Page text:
Thus the Ladurée Family introduced the concept of the tea room to France and became the first establishment to offer women a place for relaxation and discussion that is very sought-after today. But the company’s crowning moment – the endeavour that earned it its world renown – came when Pierre Desfontaines, the grandson of the patisserie’s founder, had the crazy idea of sticking two macarons together with a cream with a mixed flavour. The success of this snack, combined with the idyllic setting of the tea room, was to transform the family business into a global reference forever.
I don’t want to carry out a fastidious analysis of the company’s history, but we can still marvel at the charm with which these little treats developed and anchored an identity. The visual identity of the brand continues to generate fascination and attempts at imitation; many would like to share the icon’s renown. Thus we can note, that they were featured in Sophia Coppola’s film “Marie-Antoinette”, or that they were mentioned in the lyrics of Helmut Fritz’s song “Ca m’énerve ”. Moreover, the singer highlights the link between the popularity of Ladurée’s macarons and how delicious they are.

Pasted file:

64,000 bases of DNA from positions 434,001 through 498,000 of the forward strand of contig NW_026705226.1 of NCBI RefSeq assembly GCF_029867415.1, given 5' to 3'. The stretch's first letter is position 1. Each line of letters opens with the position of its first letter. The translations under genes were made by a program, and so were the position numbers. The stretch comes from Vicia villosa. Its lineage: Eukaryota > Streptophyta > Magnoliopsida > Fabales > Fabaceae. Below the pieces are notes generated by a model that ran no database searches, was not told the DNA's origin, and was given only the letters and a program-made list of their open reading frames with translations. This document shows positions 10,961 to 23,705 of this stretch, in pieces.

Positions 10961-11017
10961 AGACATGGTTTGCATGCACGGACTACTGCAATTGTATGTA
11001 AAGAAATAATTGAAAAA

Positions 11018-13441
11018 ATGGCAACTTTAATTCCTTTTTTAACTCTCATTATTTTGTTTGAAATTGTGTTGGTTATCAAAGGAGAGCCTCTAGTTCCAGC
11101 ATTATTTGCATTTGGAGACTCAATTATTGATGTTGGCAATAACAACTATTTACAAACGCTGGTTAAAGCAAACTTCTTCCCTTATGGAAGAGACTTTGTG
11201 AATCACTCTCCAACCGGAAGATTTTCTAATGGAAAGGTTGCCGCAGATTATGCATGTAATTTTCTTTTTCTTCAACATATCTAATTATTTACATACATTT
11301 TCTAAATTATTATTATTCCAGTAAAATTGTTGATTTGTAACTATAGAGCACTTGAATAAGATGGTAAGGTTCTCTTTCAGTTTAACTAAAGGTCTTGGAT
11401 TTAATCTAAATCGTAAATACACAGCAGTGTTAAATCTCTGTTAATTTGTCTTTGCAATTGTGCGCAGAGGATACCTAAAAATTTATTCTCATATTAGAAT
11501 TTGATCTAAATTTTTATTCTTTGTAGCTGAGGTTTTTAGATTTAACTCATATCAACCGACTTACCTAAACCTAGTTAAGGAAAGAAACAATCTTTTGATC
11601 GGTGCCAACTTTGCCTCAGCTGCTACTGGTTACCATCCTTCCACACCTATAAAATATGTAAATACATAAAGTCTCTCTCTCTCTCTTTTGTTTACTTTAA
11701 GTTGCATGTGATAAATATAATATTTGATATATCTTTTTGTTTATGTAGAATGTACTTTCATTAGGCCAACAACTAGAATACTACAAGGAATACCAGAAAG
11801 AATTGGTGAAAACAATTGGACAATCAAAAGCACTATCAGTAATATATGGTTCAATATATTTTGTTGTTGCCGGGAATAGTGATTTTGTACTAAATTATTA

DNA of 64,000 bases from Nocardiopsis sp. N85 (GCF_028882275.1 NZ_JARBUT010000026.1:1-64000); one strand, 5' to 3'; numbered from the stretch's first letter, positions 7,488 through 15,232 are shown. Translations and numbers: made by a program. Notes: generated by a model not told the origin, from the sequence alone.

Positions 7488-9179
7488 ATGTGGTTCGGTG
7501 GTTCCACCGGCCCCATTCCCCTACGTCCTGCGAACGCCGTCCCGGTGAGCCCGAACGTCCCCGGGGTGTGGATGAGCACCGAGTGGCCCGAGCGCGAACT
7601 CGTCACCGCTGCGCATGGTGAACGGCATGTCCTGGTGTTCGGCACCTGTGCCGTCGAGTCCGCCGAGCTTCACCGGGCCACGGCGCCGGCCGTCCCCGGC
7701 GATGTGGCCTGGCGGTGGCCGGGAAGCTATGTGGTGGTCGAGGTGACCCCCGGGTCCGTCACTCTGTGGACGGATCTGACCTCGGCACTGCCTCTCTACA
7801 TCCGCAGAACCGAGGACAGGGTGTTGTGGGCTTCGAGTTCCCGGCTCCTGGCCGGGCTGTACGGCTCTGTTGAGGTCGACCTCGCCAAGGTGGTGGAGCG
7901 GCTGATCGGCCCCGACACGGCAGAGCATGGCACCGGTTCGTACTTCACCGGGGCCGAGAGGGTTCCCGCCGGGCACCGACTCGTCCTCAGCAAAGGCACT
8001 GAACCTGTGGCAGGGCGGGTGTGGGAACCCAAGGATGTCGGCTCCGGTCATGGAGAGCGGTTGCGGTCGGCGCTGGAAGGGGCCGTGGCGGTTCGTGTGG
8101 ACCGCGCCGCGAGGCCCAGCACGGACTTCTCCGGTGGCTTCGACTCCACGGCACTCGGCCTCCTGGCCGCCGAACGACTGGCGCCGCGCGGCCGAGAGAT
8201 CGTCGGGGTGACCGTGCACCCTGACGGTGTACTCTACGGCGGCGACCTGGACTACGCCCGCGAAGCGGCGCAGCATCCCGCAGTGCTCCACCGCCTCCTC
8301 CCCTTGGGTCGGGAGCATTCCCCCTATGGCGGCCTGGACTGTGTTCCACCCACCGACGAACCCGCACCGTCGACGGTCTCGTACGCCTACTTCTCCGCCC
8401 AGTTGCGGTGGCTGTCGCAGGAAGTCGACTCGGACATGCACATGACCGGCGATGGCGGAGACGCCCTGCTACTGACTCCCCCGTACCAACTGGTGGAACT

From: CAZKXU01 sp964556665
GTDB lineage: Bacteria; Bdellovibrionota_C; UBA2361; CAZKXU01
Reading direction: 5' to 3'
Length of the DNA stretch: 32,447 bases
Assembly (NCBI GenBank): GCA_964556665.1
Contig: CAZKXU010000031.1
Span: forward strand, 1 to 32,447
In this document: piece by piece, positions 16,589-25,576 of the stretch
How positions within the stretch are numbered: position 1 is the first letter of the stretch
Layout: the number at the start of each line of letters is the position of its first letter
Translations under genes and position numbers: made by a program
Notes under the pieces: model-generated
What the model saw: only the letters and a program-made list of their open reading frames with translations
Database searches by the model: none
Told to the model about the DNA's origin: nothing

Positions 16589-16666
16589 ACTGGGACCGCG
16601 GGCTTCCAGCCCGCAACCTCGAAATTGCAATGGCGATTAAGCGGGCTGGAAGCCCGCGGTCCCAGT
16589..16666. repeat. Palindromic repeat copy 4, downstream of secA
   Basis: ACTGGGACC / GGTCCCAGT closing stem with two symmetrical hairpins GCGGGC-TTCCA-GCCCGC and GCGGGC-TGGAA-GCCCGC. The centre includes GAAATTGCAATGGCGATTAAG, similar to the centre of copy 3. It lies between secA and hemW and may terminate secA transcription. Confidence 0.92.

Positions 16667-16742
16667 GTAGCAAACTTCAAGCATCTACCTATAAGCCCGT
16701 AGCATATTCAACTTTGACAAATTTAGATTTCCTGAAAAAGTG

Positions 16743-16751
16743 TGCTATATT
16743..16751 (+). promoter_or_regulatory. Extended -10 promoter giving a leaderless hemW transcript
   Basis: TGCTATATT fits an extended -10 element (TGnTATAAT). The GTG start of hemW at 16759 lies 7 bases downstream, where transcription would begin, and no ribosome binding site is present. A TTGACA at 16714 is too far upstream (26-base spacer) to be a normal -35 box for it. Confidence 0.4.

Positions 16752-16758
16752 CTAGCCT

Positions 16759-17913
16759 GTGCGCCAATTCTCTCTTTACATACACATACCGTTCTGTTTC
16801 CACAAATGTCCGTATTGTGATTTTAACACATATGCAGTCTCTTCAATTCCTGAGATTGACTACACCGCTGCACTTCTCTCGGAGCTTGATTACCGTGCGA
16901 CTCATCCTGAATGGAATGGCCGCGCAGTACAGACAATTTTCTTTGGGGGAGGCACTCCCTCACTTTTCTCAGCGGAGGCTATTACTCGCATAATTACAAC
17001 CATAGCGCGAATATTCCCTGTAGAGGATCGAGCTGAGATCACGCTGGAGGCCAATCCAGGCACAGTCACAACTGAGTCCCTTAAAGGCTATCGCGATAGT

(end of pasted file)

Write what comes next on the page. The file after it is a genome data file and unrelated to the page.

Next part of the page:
In the 90s, the company was bought over by Groupe Holder, which gave it the impetus needed to burst onto the international stage. The number of sales outlets greatly increased, forcing the managers to find a less costly way to create their different pastries, which are now prepared on an industrial estate in Morangis. Don’t think this means they’re made in a factory, though! The correct term is a laboratory, and the preparation process is in keeping with the traditional method (as far as possible), that is now over a hundred years old. Despite the introduction of a cold chain – which does not actually concern the macarons sold in Parisian tea rooms – all the sweets and pastries are still made by hand, under the supervision of prestigious creative masters (including, but not limited to, Pierre Hermé).
Admittedly, there are plenty of critics around today who are eager to point out the artificial ingredients used in Ladurée products. But global recognition has its price, and the chefs have had to adapt in today’s changing climate. Despite the changes made to the recipes, their charm remains intact, and the brand’s image has even allowed it to start selling cosmetics, stationery and room perfumes. Let’s just hope that this figurehead of French gastronomy will never neglect its duty to excellence in favour of hasty expansion. So many of France’s producers of luxury goods have already shown their lack of scruples, shamelessly giving in to commercialism, that it would be a real shame not to support this true jewel of our heritage.
Ladurée Champs Elysées
75 Av. des Champs-Élysées,
Didier Moinel Delalande is a Director at Hotel Mathurin.